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Annual average daily traffic, abbreviated AADT, is a measure used primarily in transportation planning and transportation engineering. It is the total volume of vehicle traffic of a highway or road for a year divided by 365 days. AADT is a useful and simple measurement of how busy the road is. It is also sometimes reported as "average annual daily traffic".

Uses

The most important use of the AADT is for determining the amount of federal funding a state will receive. Each year on June 15th, every state in the United States submits a Highway Performance Monitoring System HPMS report. The HPMS report contains various information regarding the road segments in the state and only contains a sample size (not all of the road segments) of the road segments. In the report, the AADT is converted to Vehicle Miles Traveled (VMT). VMT is the AADT multiplied by the length of the road segment. To determine the amount of traffic a state has, the AADT cannot be summed for all road segments since an AADT is a rate. The VMT is summed and is used as an indicator of the amount of traffic a state has. For federal-funding, formulas are applied to include the VMT and other highway statistics.

Data collection

To measure AADT on individual road segments, traffic data is collected either by an automated traffic counter or hiring an observer to record traffic. There are two different techniques of measuring the AADTs for road segments. One technique is called continuous count data collection method. This is where sensors are permanently embedded into a road and traffic data is measured all 365 days. The AADT would be the sum of the total traffic for the entire year divided by 365 days. There is a problem with calculating the AADT with this method. The continuous count equipment is not operating for the full 365 days due to being shut down for maintenance or repair. A better calculation method is to average the daily traffic for each of the 12 months - MADT Monthly Average Daily Traffic - and take the average of the MADTs. This method is outlined in the [FHWA Traffic Monitoring Guide][1]. The continuous count method is costly. There are monthly maintenance fees involved and it is expensive to install and purchase the sensors. It can cost money to power the sensors if it is connected to the local power grid. It can cost money to maintain the communication connection whether it is a phone line or an IP address.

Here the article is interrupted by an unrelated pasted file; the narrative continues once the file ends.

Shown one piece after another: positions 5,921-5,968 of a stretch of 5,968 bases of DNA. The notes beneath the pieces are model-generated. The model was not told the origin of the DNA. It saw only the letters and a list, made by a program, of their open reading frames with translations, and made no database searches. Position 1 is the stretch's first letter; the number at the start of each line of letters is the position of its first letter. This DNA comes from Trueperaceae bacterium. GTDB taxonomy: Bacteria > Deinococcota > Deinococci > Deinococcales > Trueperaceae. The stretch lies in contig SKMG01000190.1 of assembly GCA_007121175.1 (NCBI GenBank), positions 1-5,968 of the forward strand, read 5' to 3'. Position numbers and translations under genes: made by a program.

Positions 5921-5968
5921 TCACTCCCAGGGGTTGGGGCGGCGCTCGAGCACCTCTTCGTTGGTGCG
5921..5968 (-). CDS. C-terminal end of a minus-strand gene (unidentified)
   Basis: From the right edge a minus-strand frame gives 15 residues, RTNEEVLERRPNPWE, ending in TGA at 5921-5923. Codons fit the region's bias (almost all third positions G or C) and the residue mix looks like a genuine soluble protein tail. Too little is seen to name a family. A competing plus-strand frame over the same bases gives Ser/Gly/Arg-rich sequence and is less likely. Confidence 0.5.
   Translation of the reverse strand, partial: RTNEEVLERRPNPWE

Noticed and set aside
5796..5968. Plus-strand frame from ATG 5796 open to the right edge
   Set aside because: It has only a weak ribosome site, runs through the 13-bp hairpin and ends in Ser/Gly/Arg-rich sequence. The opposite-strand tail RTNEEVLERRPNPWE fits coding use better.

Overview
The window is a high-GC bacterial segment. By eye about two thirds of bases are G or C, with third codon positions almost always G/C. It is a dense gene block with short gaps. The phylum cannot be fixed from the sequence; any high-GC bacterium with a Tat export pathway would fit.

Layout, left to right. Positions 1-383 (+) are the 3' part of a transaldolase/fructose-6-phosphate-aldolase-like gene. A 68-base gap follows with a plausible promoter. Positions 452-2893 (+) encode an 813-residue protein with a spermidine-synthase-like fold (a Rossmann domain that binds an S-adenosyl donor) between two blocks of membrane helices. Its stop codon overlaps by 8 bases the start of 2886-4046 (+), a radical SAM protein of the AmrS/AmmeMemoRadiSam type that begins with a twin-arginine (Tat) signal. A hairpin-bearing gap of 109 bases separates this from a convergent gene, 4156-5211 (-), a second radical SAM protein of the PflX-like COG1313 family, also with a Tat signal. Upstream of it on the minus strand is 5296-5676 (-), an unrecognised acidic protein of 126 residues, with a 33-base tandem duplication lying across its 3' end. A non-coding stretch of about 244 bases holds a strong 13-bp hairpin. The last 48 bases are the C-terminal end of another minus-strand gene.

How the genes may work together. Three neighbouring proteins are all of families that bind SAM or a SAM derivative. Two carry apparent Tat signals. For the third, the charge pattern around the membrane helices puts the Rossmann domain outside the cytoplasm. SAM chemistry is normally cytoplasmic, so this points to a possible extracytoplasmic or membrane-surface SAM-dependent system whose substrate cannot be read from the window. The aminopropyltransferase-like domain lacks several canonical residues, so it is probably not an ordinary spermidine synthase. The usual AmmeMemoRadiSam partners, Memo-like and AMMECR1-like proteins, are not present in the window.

The alternative or second technique is called the short count data collection method also known as the coverage count data collection method. The AADT can be estimated with portable sensors that are attached to the road and record traffic data typically for 2 - 14 days. These are typically pneumatic road tubes although other more expensive technology such as radar, laser, or sonar exist. After recording the traffic data, the traffic counts on the same road segment are taken again in another three years. FHWA Traffic Monitoring Guide [2] recommends to perform a short count on a road segment at a minimum of every three years. After collecting the data with a portable traffic counter, the data is converted into an ADT - Average Daily Traffic. This would represent the average day of traffic for the month the data was recorded. Seeing traffic varies throughout the year, with it generally being low in the winter months and high during the summer months, the AADT is estimated by removing this seasonal bias by multiplying the ADT by the Monthly Seasonal Adjustment Factor. Short counts are taken either by state agencies, local government, or contractors. For the years when a traffic count is not recording, the AADT is estimated by applying a factor called the Growth Factor. Growth Factors are statistically are determined from historical data of the road segment. If there is no historical data, Growth Factors from similar road segments are used.

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Annual average daily traffic, abbreviated AADT, is a measure used primarily in transportation planning and transportation engineering. It is the total volume of vehicle traffic of a highway or road for a year divided by 365 days. AADT is a useful and simple measurement of how busy the road is. It is also sometimes reported as "average annual daily traffic".